David Kessler, former head of the FDA, has a new book out about mental suffering. (Peter Turnley)

David A. Kessler, the former head of the FDA, was on a plane not long ago. He planned to spend the long flight working on a new book, laying out his theory of how us humans can be totally “captured” by thoughts, memories, even sounds.

Kessler thinks the process offers a new explanation for mental suffering — and maybe even mass shootings.

“I open my laptop, but as soon as I do, I begin to hear the voices of the two men sitting next to me rapt in a loud conversation,” Kessler writes. “To me they are talking at the decibel level equivalent to truck traffic.”

He tries to shift his focus to the monotonous sounds of the roaring engines. It doesn’t work. He simply cannot stop focusing on those voices. So there he was, stuck on a long flight, unable to write about capture because he was captured.

Kessler tells the story at the outset of his new book, “Capture: Unraveling the Mystery of Mental Suffering.” After taking on big tobacco as Food and Drug Administration commissioner, then tackling obesity in his bestseller “The End of Overeating,” Kessler has turned his prodigious intellect toward understanding why “our rational minds feel as though they’ve been hijacked by something we cannot control.”

 (courtesy of HarperCollins) (Courtesy of HarperCollins)

His noisy airplane ride didn’t lead to depression or suicide or shooting at random, but it did illuminate how someone could get to that point. “Simply put: A stimulus — a place, a thought, a memory, a person — takes hold of our attention and shifts our perception,” Kessler writes. “Once our attention becomes increasingly focused on this stimulus, the way we think and feel, and often what we do, may not be what we consciously want.”

I met with Kessler the other day to discuss the book, particularly a long section about capture and violence, which piqued my interest while reporting a story about whether mental illness is to blame for the phenomenon of mass shootings, as so many politicians often argue. Simply put: not very often.

So what is? And why is mental illness blamed not just by politicians but also the American public?

“What they’re really saying is, ‘I don’t understand,’ ” Kessler told me.

People assume that mass shooters must be insane to carry out an insane act. The vast majority of these shooters aren’t, though. They’re jilted, seeking revenge or fame (or both), and very often they have antisocial and paranoid personalities. Some experts speculate that mass shooters, who are almost always men, are suffering from “damaged masculinity.” Shooting random strangers becomes a means to an end.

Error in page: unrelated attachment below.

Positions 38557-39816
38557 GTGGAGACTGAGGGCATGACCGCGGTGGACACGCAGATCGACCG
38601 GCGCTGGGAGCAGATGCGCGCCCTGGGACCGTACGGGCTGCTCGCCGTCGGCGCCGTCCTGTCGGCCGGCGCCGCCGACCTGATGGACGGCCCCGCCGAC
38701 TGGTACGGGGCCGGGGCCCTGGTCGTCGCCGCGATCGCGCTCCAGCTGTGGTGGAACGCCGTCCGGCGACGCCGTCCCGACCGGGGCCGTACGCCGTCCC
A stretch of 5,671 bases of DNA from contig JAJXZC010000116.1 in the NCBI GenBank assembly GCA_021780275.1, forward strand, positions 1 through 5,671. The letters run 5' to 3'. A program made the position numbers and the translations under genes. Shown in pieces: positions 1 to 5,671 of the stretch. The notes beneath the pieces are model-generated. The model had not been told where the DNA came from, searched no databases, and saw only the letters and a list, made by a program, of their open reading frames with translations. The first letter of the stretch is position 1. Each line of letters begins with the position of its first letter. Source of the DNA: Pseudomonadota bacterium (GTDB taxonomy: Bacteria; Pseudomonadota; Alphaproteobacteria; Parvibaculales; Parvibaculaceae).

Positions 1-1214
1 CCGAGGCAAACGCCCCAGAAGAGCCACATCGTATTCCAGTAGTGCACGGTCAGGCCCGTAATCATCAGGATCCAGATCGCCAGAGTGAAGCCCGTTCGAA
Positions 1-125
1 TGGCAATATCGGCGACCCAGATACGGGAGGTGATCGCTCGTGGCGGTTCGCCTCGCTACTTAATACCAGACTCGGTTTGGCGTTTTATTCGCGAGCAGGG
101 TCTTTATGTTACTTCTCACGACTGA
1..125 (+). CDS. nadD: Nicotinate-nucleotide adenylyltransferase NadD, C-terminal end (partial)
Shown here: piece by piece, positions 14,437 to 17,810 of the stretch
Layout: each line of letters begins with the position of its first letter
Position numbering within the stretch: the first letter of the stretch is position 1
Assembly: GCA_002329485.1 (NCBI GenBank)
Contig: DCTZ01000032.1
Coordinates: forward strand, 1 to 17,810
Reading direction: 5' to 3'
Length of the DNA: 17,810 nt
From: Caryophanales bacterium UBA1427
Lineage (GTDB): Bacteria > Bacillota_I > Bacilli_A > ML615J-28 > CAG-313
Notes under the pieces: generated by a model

But what if mass shootings are actually a form of relief, a release from being captured?

Kessler says capture has three elements: “narrowing of attention, perceived lack of control, and change in affect, or emotional state.” And sometimes, the feeling is so overwhelming that it’s accompanied by an urge to act. It works like this, Kessler writes:

When we are drawn to a particular stimulus, we act in response to a feeling or need aroused by it. Every time we respond, we strengthen the neural circuitry that prompts us to repeat these actions. As we continue to react in the same ways to the same stimulus over time — thereby sensitizing the learning, memory, and motivational circuitry of our brains — we create emotional and behavioral patterns. Our thoughts, feelings, and actions begin to arise automatically. What started as a pleasure becomes a need; what was once a bad mood becomes continuous self-indictment; what was once an annoyance becomes persecution. This process of neural sensitization occurs, and grows stronger, over the course of a lifetime. It becomes increasingly difficult for us to resist its pull. Eventually, what captures us can become so concentrated and overwhelming that, in its most drastic forms, it feels as if we are being driven by something outside our control.